Profoundly significant was the blessing imparted by Pope Francis today, during the General Audience in St. Peter’s Square, to the statue of Saint Anthony of Padua from the parish of Cassino of the same name, in the municipality of Basso Lazio.
In fact, the statue evokes salient moments of the history of the last century as well as the bond between this Benedictine city and popular religiosity. Here, on September 10 every year, the hands of the clock go back in time. An atmosphere of deep emotion pervades the church of Saint Anthony of Padua, in the city center, crowded with people who rush to remember an event that marked tragically the destinies of Cassino and of the whole of Italy.
It was September 10, 1943, just two days before the announcement was made of the armistice signed in great secrecy by Marshal Pietro Badoglio with the Anglo-American Armed Forces. An act that deprived Italy of a political guide, which destabilized the army committed in several war campaigns, and left the population at the mercy of the conflict.
Cassino also felt its consequences. That Friday, September 10, 1943, at 10 o’clock in the morning, Anglo-American aviation launched a sudden bombardment on the locality of Basso Lazio. The population was caught unprepared. Homes and public buildings suffered serious damages, and 105 people were killed.
And that was only the first day of a series of bombardments and battles that attacked Cassino up to May 17, 1944. Determinant in this connection was the fact that the Lazio city was the nerve center of the Gustav Line (the defensive fortification that the Germans put in place in the Center of Italy to try to block the Anglo-American advance from the South).
Particularly devastating, was the bombardment of the “Allies” on March 15, 1944. The intent of the British and American fighters was to raze Cassino to the ground. The rain of fire lasted four hours. Five hundred seventy-five bombers and 200 fighter-bombers were used in the course of the operation and one million kilos of bombs of high explosive potential were dropped.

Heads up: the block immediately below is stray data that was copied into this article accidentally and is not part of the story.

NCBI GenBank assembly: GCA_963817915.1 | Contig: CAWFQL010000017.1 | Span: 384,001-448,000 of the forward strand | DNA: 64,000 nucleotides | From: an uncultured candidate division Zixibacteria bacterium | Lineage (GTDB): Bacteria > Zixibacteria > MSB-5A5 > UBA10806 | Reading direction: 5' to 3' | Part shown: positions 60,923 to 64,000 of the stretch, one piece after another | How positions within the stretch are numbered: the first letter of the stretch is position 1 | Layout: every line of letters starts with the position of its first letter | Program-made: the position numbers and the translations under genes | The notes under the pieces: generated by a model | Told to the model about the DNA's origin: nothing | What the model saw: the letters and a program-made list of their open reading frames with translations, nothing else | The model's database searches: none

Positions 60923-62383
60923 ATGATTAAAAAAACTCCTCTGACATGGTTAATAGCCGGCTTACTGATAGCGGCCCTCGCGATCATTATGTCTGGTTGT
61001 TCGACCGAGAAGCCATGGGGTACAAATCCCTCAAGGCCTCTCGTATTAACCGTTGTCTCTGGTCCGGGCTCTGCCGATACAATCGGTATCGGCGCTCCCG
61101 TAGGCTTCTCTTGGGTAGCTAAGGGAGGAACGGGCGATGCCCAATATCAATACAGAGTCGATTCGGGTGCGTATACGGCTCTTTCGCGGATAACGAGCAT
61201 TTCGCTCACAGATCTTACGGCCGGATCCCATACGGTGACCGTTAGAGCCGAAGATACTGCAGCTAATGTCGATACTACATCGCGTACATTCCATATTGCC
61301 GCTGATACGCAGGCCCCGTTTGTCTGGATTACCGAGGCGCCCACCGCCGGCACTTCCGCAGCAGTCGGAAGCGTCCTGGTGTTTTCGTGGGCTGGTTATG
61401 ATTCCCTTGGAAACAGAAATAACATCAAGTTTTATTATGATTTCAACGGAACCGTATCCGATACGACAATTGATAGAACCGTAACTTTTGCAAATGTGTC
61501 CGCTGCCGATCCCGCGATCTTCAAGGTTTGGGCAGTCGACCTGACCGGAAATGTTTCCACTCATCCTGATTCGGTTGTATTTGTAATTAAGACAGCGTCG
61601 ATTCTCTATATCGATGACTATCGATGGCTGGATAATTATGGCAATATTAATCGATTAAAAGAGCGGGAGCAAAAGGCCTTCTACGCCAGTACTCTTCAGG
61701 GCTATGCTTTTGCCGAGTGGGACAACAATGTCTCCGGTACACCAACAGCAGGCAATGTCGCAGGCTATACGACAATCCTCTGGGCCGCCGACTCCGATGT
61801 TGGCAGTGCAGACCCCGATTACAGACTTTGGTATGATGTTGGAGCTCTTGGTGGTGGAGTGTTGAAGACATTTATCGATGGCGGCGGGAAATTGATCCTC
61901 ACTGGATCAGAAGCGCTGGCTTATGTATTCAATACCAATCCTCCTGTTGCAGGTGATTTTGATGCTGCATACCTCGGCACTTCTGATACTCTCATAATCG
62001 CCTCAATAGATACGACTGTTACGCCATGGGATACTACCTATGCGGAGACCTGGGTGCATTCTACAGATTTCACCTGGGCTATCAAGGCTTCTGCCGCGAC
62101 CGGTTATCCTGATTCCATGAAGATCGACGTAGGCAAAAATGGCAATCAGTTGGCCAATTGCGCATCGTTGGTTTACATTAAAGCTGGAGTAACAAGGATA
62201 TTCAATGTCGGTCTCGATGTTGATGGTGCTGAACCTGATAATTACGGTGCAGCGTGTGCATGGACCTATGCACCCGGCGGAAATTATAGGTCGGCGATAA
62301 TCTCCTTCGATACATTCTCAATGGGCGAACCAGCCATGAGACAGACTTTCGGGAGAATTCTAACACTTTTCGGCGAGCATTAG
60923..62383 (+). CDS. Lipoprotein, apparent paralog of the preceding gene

After the fierce bombardment, Cassino was reduced to rubble and craters. However, the tragedy only came to an end a few hours later. Artillery, infantry and tanks went into action to destroy as well the little that remained standing.
An avalanche of explosive ferocity, of which, however, the walls of the church and the statue of Saint Anthony of Padua, placed inside the sacred building, were spared. “The whole area was razed to the ground,” recalled today the parish priest Father Benedetto Minchella, as reported by L’Osservatore Romano, so the church was immediately considered almost “as a relic that, for more than twenty years, was also the only celebratory place in the Cassino that was rising again from the rubble.”
Celebrations that still today, every September 10, are bathed with emotion with the memory of the start of that continual bombardment. However, the church of Saint Anthony of Padua is also filled on June 13, in memory of the Holy Franciscan.
To watch over the solemn procession in his honor from on high, is the monastery of Montecassino, founded by Saint Benedict of Norcia, symbol of the rebirth of Christianity after the fall of the Roman Empire. These two great Saints make of the city of Cassino the ambassadress of a message of hope: one can rise from the ruins.